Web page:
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This autumn, help us find the Britain’s most colourful and important fungi – waxcaps.
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The Fibrous Waxcap (Hygrocybe intermedia) is an uncommon to occasional find in most of Britain and Ireland except in some parts of Wales, where it is more frequently recorded. Most often seen in unimproved grassland and, occasionally, in sand-dune systems.
The bright right orange (with hints of yellow) cap, fades and sometimes blackening with age.
The Blackening Waxcap
This autumn, help Plantlife find Britain’s most colourful and important fungi – waxcaps.
‘O perilous fyr, that in the bedstraw bredeth’ – Chaucer, “The Merchant’s Tale”
Also known as ‘yellow bedstraw’, a frothy blossom with a wonderful honey scent.
A very distinctive plant with soft clusters of bright yellow flowers that smell of hay. The leaves are narrow, dark green and in whorls. It often creeps amongst grasses, sending up tall flowering stems in summer.
It is related to the plant cleavers, or ‘Sticky Willy’ Galium aparine.
Lady’s bedstraw can be found growing across the UK.
Meadows, road verges, cliff tops, hedges, dunes and other grassy places.
In the summer months, when in bloom and producing its scent.
Each plant has a small rosette of hairy ragged leaves that are dark green above but whitish and hairy underneath. They’re rounded at the tips and not toothed. The flowers are carried on long stems from the centre of these rosettes, up to 30cm tall. Each narrow and tightly packed bloom – one per stem – is like a dandelion but a paler lemon yellow in colour. They are followed by fluffy seed heads.
Found throughout the UK, but rarer in north-west Scotland.
Grows in dry grassy places like meadows, pastures, verges, lawns, heaths and dunes as well as waste ground.
When in flower, from May to August.
Mouse-ear Hawkweed at Brockles Field
It grows as a small tuft or matt with stems that are sometimes reddish in colour. These carry little hairy leaves in pairs, which give the plant its common name of mouse-ear. The stems rise up at their tips and carry a few white flowers at their tips. Each of these is 3-12 mm across and formed from five petals that are deeply notched at their tips, giving them a starry appearance. Often, only one or two flowers are open at a time.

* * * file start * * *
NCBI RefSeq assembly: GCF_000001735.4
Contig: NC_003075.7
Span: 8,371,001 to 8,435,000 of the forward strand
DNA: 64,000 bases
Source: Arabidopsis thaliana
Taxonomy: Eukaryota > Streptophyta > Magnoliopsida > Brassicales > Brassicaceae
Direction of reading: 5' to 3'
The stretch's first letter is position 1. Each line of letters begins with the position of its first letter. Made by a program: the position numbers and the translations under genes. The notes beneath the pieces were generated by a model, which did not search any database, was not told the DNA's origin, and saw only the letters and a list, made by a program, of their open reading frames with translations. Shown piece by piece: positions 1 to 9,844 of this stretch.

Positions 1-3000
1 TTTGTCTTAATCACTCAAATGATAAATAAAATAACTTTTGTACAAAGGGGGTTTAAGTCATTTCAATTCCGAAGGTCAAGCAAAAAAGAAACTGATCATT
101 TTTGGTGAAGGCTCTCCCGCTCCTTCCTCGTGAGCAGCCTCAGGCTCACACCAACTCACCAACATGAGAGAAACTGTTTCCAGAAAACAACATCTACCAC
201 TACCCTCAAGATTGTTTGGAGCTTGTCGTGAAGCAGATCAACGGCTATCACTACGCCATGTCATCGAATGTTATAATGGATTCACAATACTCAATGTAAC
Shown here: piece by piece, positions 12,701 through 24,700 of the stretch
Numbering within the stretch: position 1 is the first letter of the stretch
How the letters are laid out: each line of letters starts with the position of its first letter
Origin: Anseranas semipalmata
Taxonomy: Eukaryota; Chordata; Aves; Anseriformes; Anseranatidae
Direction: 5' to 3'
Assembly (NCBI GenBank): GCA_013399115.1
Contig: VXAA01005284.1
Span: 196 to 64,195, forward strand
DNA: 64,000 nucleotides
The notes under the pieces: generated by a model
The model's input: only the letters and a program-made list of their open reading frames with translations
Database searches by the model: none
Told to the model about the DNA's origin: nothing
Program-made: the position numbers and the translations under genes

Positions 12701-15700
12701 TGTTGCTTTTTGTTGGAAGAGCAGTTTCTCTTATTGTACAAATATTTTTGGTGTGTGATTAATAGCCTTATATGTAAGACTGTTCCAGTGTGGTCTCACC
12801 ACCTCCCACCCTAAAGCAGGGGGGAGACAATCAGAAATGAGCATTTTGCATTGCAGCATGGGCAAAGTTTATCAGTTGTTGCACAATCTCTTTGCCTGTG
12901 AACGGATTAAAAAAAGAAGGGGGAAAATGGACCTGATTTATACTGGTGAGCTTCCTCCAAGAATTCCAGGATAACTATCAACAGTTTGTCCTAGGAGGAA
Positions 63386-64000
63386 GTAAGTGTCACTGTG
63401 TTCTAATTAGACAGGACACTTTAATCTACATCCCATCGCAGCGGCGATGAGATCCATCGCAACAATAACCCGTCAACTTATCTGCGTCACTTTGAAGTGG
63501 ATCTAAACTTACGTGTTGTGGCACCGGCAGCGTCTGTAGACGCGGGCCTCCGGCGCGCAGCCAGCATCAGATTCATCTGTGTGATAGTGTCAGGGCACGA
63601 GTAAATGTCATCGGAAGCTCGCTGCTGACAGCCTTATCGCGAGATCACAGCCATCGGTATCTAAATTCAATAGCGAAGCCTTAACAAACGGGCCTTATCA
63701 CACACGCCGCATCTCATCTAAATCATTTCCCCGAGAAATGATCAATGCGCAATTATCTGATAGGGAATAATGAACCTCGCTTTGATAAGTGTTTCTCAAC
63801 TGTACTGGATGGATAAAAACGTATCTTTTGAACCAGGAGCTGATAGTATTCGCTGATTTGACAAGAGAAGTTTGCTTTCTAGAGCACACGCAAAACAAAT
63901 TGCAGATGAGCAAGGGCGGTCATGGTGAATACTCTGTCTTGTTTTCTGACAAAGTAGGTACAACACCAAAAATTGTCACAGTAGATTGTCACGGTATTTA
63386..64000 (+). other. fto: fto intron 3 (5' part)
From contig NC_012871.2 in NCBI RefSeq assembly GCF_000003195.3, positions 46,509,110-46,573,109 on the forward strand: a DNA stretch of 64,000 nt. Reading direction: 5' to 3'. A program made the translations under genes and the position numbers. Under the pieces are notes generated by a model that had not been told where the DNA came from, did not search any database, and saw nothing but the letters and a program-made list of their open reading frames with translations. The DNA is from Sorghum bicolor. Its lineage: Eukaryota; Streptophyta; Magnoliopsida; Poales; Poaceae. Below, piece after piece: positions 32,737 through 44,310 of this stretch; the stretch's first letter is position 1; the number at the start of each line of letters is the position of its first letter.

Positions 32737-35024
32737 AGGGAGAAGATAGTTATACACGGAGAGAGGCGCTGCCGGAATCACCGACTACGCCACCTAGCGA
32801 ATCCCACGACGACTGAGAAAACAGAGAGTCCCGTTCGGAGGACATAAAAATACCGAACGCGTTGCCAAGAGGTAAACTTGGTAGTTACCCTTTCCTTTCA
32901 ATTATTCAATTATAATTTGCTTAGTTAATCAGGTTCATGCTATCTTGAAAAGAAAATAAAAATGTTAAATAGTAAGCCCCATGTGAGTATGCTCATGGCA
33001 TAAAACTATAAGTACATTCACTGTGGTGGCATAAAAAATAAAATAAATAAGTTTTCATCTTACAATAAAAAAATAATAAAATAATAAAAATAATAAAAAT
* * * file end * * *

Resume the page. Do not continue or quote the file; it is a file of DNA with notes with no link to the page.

Found throughout the UK.
A very wide range of grassy and disturbed habitats including meadows, pastures, verges, dunes and mountain grassland. Also in wetter places fens and mires and also on heathland. Survives mowing and therefore common lawns.
When in flower, from April to late summer.
Very common. Found on grassy areas across the UK.
In fact, it’s incredibly tough and resilient. It needs to be given the environment it grows in: the harebell is a wild flower of dry, open places from the bare slopes of hills to the windswept coast.
Hanging blue bells on slender stalks. Grows 15-40cm tall. Roundish leaves at base, very narrow linear leaves up thin stem. (Source: the National Plant Monitoring Scheme Species Identification Guide).
Dry, grassy places. From mountain tops to sand dunes. Quite catholic in its choice of habitats: as happy on chalk grasslands as on acid heaths, and under tall bracken as on exposed cliff tops. However, damp is one condition that harebells cannot tolerate.
July to September.
Generally stable although there have been some local declines at the edges of its range.
Harebell flowers in a meadow
Harebell, image by Cath Shellswell
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